Jodi-Ann Gilpin, Gleaner Writer
Come January 24, 2015, all eyes will be on Jamaica. That is the sentiment expressed by The Seventh Day Adventist community, which will be hosting the first-ever Religious Liberty Festival at which they see all religious organisations and civic leaders coming together to celebrate freedom.
Pastor Glen Samuels, member of the organising team, told The Gleaner in an interview recently, that the event will be an avenue to thank past and present governments for their contribution in sustaining religious freedom over the years.
"We believe everyone should enjoy religious freedom, even those who do not share the same doctrine. The freedom to believe or not to believe without persecution is the right of every human being, and we are looking forward to that day I know this will get global attention," he declared.
"There are a number countries around the world who do not value freedom as it is valued here in Jamaica, and we are really giving God and our leaders thanks for the protection of religious freedom," Samuels told The Gleaner. He also said that the event will not prevent anyone from professing their beliefs.
"There are countries where the Islam faith is dominant, but they do not hesitate when it comes to killing Christians, but as a church we have to take an opposite view and protect the rights if every person," he said.
"One should not divorce religious freedom from our belief in God. As a Christian Church, we have no shame in saying that we believe in God, neither do we intend to stray from the Scriptures. However God made all of us free, and as result, each person should be allowed to worship God, according to the dictates of his own conscience," he declared.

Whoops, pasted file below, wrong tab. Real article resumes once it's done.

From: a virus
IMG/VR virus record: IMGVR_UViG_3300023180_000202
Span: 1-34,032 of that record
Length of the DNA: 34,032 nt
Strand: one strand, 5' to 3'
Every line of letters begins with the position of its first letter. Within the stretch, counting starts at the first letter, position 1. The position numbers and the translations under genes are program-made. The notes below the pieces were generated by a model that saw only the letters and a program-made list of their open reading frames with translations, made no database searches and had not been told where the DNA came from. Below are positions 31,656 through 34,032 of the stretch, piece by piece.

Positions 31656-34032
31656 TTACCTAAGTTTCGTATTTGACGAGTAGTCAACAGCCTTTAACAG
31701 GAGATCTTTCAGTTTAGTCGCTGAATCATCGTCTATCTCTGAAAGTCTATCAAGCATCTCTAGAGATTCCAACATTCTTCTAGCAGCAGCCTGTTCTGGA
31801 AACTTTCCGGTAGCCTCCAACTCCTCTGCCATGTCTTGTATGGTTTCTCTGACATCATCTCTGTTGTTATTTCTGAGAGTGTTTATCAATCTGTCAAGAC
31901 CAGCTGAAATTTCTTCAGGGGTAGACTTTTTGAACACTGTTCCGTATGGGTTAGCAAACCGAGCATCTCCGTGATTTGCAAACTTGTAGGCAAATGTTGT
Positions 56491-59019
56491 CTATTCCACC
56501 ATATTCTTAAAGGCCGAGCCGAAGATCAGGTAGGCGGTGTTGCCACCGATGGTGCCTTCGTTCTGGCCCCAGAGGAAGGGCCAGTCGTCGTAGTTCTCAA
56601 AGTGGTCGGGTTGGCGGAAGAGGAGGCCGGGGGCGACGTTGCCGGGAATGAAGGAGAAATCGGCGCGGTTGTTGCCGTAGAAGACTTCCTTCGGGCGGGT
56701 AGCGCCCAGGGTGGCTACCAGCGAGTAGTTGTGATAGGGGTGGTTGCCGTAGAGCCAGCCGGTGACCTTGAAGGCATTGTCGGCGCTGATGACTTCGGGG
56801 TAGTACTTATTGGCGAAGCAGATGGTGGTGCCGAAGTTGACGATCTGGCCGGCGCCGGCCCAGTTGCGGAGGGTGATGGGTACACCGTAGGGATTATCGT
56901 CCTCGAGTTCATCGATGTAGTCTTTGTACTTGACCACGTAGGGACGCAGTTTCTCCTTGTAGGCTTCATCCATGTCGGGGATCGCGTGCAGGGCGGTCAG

President of the Jamaica Umbrella Group of Churches, Reverend Conrad Pitkin, shared that they had some concerns initially, which he did not want to divulge. He however stressed that the right to worship should be the right of every person.
"I believe the timing right and that as a country we should continue to enjoy religious freedom. This goes beyond doctrine and specific religious beliefs. What we are saying is that persons should not be discriminated against simply because of their religion," he said.
"In Jamaica, we can go on the street side anytime. We have Christian stations and persons are not deprived of employment opportunities because of religion, so we have a lot to be grateful for," he charged.